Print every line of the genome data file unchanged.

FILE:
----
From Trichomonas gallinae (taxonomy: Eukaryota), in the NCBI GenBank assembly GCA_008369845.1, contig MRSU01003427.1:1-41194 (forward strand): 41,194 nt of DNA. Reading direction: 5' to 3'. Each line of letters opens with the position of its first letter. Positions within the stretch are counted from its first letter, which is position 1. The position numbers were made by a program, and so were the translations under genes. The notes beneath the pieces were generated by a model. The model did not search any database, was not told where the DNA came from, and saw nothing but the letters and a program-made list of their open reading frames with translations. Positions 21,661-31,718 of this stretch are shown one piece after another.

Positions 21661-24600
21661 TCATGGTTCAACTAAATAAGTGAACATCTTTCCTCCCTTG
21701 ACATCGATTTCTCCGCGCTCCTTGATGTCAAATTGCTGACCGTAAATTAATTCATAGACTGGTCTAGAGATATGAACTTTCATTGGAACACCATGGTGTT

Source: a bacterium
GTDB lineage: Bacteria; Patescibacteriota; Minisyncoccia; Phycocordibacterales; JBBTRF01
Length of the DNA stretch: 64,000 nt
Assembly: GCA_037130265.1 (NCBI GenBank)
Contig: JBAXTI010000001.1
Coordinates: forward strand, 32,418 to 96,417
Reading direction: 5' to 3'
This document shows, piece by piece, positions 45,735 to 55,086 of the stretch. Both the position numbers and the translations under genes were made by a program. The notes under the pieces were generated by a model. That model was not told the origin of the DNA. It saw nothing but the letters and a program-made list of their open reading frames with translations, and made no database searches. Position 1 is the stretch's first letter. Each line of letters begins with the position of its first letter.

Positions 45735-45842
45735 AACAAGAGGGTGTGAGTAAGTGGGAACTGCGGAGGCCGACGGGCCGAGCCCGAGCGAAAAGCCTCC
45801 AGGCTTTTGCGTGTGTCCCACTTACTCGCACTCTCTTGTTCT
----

From Trichomonas gallinae (taxonomy: Eukaryota), in the NCBI GenBank assembly GCA_008369845.1, contig MRSU01003427.1:1-41194 (forward strand): 41,194 nt of DNA. Reading direction: 5' to 3'. Each line of letters opens with the position of its first letter. Positions within the stretch are counted from its first letter, which is position 1. The position numbers were made by a program, and so were the translations under genes. The notes beneath the pieces were generated by a model. The model did not search any database, was not told where the DNA came from, and saw nothing but the letters and a program-made list of their open reading frames with translations. Positions 21,661-31,718 of this stretch are shown one piece after another.

Positions 21661-24600
21661 TCATGGTTCAACTAAATAAGTGAACATCTTTCCTCCCTTG
21701 ACATCGATTTCTCCGCGCTCCTTGATGTCAAATTGCTGACCGTAAATTAATTCATAGACTGGTCTAGAGATATGAACTTTCATTGGAACACCATGGTGTT

Source: a bacterium
GTDB lineage: Bacteria; Patescibacteriota; Minisyncoccia; Phycocordibacterales; JBBTRF01
Length of the DNA stretch: 64,000 nt
Assembly: GCA_037130265.1 (NCBI GenBank)
Contig: JBAXTI010000001.1
Coordinates: forward strand, 32,418 to 96,417
Reading direction: 5' to 3'
This document shows, piece by piece, positions 45,735 to 55,086 of the stretch. Both the position numbers and the translations under genes were made by a program. The notes under the pieces were generated by a model. That model was not told the origin of the DNA. It saw nothing but the letters and a program-made list of their open reading frames with translations, and made no database searches. Position 1 is the stretch's first letter. Each line of letters begins with the position of its first letter.

Positions 45735-45842
45735 AACAAGAGGGTGTGAGTAAGTGGGAACTGCGGAGGCCGACGGGCCGAGCCCGAGCGAAAAGCCTCC
45801 AGGCTTTTGCGTGTGTCCCACTTACTCGCACTCTCTTGTTCT